author       = {Johnson, Randi K.  and Lernmark, Åke and Andrén Aronsson, Carin and Ask, Maria and Bremer, Jenny and Cilio, Corrado and Ericson-Hallström, Emelie and Björne Fors, Annika and Fransson, Lina and Gard, Thomas and Bennet, Rasmus and Hansen, Monica and Hyberg-Karlsson, Suzanne and Jisser, Hanna and Johansen, Fredrik and Jónsdóttir, Berglind and JOVIC, SILVIJA and Elding Larsson, Helena and Lindström, Marielle and Lundgren, Markus and Månsson Martinez, Maria and Markan, Maria and Melin, Marie Jessica and Mestan, Zeliha and Nilsson, Caroline N and Ottosson, Karin and Rahmati, Kobra and Ramelius, Anita and Salami, Falastin and Sjöberg, Anette and Sjöberg, Birgitta and Törn, Carina and Wallin, Anne and Wimar, Åsa and Åberg, Sofie and Norris, Jill M},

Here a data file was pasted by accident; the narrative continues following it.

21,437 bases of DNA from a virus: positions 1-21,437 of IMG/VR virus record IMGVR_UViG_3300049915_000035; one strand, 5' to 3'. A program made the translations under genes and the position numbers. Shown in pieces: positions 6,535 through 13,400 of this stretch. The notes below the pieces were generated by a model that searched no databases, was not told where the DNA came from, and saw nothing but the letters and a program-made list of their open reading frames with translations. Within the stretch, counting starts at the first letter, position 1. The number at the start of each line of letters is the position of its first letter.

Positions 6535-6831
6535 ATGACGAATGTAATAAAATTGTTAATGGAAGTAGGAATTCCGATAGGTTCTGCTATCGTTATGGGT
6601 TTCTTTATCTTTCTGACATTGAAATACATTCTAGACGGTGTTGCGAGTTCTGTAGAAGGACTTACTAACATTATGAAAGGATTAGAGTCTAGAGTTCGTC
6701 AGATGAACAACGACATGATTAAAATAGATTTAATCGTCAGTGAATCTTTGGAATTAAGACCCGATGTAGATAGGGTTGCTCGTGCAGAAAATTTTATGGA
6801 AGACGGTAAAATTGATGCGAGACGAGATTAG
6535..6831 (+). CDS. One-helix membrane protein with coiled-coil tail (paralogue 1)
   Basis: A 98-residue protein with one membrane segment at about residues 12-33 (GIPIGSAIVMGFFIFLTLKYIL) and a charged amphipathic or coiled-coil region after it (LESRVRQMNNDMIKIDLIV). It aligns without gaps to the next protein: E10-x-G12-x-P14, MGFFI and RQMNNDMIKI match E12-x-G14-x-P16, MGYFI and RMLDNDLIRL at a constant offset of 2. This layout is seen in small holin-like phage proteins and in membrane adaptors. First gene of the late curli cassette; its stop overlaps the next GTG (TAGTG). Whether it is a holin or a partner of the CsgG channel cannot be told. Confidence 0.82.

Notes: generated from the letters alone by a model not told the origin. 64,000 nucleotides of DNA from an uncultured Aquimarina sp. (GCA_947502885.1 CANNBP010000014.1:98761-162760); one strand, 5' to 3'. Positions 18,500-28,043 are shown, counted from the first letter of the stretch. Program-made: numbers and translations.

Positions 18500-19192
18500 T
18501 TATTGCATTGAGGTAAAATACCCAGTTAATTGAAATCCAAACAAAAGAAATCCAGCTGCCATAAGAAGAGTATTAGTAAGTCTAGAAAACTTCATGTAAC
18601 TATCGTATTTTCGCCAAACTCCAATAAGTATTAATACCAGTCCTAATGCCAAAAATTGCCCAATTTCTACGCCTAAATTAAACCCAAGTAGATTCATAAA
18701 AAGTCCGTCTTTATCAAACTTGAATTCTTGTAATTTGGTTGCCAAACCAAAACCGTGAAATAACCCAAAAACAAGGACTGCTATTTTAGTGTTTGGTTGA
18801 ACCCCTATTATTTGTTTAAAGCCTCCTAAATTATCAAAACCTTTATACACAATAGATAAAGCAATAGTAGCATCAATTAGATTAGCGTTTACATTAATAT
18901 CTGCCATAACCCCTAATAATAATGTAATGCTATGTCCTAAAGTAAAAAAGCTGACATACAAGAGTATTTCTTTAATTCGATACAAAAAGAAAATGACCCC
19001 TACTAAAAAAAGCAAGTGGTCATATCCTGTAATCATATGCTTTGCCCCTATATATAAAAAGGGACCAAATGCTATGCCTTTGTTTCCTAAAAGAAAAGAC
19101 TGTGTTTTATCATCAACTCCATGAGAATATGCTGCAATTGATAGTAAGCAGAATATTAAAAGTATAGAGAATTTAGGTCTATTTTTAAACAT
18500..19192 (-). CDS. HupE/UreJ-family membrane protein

issn         = {2045-2322},
  language     = {eng},
  number       = {1},
  publisher    = {Nature Publishing Group},
  series       = {Scientific Reports},
  title        = {Metabolite-related dietary patterns and the development of islet autoimmunity},
  url          = {http://dx.doi.org/10.1038/s41598-019-51251-4},
  doi          = {10.1038/s41598-019-51251-4},
  volume       = {9},
  year         = {2019},
}